Later that night I began making plans to go back to the plantation the following day. I would search through Aunt Ellaís medical records. At this point, her doctor was the only connection I had to find out which of the rumors about Aunt Ella and the Chandler Estate were true.

I left the Inn the following morning and thanked Louise for her hospitality. I was in a hurry to get back to the plantation for I was now consumed with curiosity.

My heart was in my throat as I pulled out the desk drawer. There written on a folder was the word medical. There was an envelope filled with years of unordered prescriptions for Aunt Ella with her physicianís name and number but it had no information about her illness. I wondered why Aunt Ella would not take the medication prescribed for her. I picked up the phone and ask to speak to Dr Patrick Samuels. I introduced myself as Ella Clarke Graham. He pulsed for a moment or two then excuse himself and said that he was somewhat caught off guard by the name. He had a patience that recently passed away with that very same first and second name. I explain to him that I was the niece of his Ella Clarke and that it was important for me to talk with him about a certain matter. He would be happy to see me the following morning. I am sure the relief could be heard in my voice as I thanked him. 10:00 tomorrow and I was sure I would have some logical answers for all that has taken place.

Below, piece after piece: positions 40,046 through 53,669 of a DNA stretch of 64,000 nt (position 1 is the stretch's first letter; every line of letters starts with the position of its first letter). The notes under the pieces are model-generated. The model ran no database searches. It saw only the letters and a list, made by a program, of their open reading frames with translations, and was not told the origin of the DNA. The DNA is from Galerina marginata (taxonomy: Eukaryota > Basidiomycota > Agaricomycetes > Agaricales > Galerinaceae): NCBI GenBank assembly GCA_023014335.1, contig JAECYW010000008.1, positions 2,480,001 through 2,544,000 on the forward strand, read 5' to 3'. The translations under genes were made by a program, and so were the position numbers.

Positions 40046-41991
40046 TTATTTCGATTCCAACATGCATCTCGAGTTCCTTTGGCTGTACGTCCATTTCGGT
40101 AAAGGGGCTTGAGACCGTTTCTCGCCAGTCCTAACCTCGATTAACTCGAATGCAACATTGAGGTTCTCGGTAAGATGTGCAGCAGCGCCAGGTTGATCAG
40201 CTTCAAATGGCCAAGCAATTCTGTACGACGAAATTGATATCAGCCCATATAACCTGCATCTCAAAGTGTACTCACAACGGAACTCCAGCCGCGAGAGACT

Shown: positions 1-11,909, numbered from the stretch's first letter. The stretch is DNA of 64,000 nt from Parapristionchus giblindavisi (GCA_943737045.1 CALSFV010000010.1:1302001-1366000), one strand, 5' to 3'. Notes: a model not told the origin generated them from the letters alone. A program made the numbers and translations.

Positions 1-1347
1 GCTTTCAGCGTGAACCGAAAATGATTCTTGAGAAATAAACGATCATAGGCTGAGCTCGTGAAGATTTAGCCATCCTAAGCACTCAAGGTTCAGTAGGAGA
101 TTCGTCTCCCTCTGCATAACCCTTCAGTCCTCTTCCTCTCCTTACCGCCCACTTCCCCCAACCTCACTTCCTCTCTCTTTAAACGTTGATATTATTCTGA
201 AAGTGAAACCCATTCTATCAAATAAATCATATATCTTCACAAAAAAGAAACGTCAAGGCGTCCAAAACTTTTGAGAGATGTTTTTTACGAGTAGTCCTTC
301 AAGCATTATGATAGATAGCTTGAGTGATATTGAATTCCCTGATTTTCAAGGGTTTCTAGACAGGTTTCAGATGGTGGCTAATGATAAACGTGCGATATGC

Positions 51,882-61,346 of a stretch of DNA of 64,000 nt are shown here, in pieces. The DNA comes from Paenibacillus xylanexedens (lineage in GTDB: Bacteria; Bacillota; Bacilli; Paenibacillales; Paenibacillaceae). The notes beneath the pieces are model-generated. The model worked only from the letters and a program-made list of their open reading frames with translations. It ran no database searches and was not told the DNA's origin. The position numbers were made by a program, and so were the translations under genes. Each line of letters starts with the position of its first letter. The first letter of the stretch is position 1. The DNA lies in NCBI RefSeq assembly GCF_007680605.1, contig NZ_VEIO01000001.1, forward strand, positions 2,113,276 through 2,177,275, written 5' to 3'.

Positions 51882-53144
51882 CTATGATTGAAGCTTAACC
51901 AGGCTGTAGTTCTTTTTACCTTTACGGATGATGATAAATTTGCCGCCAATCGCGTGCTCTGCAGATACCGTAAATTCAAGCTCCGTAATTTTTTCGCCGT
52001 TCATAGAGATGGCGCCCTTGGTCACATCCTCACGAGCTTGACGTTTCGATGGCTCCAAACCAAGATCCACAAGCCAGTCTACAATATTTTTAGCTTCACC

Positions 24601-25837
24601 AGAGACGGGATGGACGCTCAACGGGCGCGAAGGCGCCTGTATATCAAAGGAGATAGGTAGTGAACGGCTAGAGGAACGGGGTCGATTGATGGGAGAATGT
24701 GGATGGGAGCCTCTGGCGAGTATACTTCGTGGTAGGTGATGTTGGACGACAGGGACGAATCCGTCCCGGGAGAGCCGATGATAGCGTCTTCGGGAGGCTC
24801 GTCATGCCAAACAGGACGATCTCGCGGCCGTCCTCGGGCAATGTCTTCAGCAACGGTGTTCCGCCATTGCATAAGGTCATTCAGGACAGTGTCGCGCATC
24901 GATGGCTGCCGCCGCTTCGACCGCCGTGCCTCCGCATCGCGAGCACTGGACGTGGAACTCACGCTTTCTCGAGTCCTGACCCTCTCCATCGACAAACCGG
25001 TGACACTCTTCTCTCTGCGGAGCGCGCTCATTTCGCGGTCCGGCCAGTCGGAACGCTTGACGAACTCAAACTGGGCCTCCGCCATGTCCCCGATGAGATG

I thought about my home in Baltimore and remember how safe I felt there. I could simply put this estate on the market and go back to my safe surroundings. That would have been the sensible thing to do. Aunt Ella and I shared the stubborn Graham blood. She stayed on and so would I. She had bequeathed me a huge responsibility. She must have thought I could handle it.